3. 3. CONTENTS FALL 2004 ISSUE VOLUME 2 FEATURES WiNSeC: 2 PHOTO BY RYAN DONOVAN Wireless Network Security Center Researches Safe Communications FORCE PROTECTION 5 at the Center for Maritime Systems Stevens Named a University Partner to the 5 Homeland Security Institute INFOCUS SSoE Students 6 S OE S Senior Design INFOCUS Stevens Hosts West Point Cadets EXECUTIVE EDITOR Dean George P Korfiatis . Stevens Photography Club: Creative Engineers CONSULTING Patrick A. Berzinski New Undergraduate Concentrations EDITORS Pamela Krieger MANAGING EDITOR Christine del Rosario CONTRIBUTORS Patrick A. Berzinski SSoE Heritage 10 Professor Costas Chassapis Warren G. Wells ’42 Benjamin Curry Grounded in Tradition with an Eye to the Future Dean Jerry Hultin Professor Rashmi Jain Professor John Nastasi ASME Celebrates 125 Years at Stevens Aimiende Negbenebor PHOTOGRAPHERS Cathy Cacicedo Marta Curry New Graduate Program 12 Christine del Rosario Ryan Donovan Exploring Innovations in Design, Fabrication, Robert Hoar Jan Nazalewicz and Advanced Digital Media Geoffrey Silver Special Thanks to the Stevens Alumni Association SSoE Faculty 13 EXECUTIVE ADMINISTRATOR Marta Cimillo Generating IP: Recent Faculty Patents GRAPHIC DESIGN KMG Graphic Design StudioForging Dynamic New Partnerships in Systems Engineering New Arrivals 14 Faculty News 17 © 2004 Charles V. Schaefer, Jr. School of Engineering C H A R L E S V. S C H A E F E R , J R . S C H O O L O F E N G I N E E R I N G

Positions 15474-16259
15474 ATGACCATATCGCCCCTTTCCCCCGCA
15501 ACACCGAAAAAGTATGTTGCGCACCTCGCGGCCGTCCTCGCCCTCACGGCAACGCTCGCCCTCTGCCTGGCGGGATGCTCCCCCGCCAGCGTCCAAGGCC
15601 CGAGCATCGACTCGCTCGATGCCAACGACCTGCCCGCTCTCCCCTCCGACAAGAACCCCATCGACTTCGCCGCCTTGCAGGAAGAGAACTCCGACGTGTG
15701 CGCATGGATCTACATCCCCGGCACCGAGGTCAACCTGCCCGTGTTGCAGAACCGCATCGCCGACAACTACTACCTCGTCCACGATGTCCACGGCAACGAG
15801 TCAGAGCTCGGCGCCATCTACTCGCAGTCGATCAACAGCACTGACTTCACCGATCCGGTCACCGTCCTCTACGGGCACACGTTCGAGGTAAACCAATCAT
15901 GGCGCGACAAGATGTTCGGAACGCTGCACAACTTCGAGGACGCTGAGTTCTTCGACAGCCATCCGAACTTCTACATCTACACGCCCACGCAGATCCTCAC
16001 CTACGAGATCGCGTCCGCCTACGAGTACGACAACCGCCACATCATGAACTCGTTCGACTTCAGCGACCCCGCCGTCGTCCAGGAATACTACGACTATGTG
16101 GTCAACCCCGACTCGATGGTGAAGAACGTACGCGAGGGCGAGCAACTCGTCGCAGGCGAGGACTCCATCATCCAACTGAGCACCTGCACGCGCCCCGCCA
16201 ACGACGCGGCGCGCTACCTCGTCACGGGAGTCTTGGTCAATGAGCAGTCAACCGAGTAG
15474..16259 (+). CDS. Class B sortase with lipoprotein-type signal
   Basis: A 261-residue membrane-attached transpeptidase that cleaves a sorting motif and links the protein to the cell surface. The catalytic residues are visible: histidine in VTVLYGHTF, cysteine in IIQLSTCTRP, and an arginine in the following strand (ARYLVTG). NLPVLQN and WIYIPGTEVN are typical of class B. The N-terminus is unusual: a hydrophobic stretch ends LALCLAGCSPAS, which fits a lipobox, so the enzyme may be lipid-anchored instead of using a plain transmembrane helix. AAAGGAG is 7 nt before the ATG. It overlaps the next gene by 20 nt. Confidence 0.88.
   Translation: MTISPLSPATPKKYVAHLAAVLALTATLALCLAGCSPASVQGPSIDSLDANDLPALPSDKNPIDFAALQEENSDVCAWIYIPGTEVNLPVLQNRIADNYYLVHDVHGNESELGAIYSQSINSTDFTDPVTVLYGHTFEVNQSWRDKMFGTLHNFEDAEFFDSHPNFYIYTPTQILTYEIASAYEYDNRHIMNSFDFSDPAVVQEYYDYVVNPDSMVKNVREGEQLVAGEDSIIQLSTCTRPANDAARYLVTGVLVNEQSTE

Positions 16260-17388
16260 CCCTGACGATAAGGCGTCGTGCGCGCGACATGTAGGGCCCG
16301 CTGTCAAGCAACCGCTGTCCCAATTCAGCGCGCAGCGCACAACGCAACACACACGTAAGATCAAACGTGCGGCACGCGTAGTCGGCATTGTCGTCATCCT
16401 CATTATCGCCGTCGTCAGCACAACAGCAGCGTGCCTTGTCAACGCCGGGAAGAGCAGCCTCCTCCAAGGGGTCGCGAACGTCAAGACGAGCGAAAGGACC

4. 4. PHOTO BY ROBERT HOAR WiNSeC Wireless Network Security Center Researches Safe Communications By Patrick A. Berzinski Stevens’ WiNSeC is distinguishing itself as the premier research center for wireless network security in America. A new vice president is at the helm to oversee its next bold phases, and a spectrum of government-funded interdisciplinary projects is focused on the security of local and national communications networks. WiNSeC is a national asset dedicated to securing the nation’s networked communications infrastructure. Founded in 2002, WiNSeC is located in upon its acclaimed research in a variety access to the spectrum – Coordinated the heart of the New York-New Jersey of Homeland Security applications for Dynamic Spectrum Access, we call it. The metropolitan area. The center is focused secure wireless communications and FCC and others are interested to know on solving technical and organizational networking. Among the recent and ongo- whether a logical system can be devised problems associated with secure com- ing research projects, there is a strong in which one can temporarily access or munications platforms. Wireless tech- multidisciplinary, collaborative flavor. ‘lease out’ for emergency communica- nologies developed and tested by the tions especially, a portion of that unused The Howe School’s Distinguished center are certified to perform in even licensed spectrum – and how to do it Associate Professor of Telecommunica- the most demanding situations. The cen- efficiently and equitably." tions Management, Kevin Ryan, has ter has successfully partnered with gov- teamed with colleagues from Bell Labs- The Schaefer School’s Department of ernment agencies, academic institutions, Lucent in a WiNSeC-sponsored project to Electrical and Computer Engineering and industrial groups across America to study the implications of "dynamic spec- (ECE) has had a large role in projects for obtain research funding and pursue trum assignment." WiNSeC, including research conducted technology development. by Assistant Professor K.P Subbalakshmi . "The problem we’re looking at," says Today, under the leadership of the Vice and Assistant Professor R. Chandramouli Ryan, "is that some individuals and President for Institute Technology who operate a lab to study issues of organizations license huge blocks of the Initiatives, Dr. Helena S. Wisniewski "steganography" and "steganalysis" – the communications spectrum, but use only (interim Director of WiNSeC); WiNSeC science and art of hiding digitized infor- a small fraction of that capacity. Given Deputy Director, Professor Bruce McNair; mation in other digital media for secure that the available spectrum is a precious and WiNSeC Associate Director for transmission over possibly insecure net- and dwindling resource, we’re studying Business Development, Dr. Patrick E. works; the two professors also study better ways to manage the sharing of2 White, the center continues to expand how to extract the embedded media,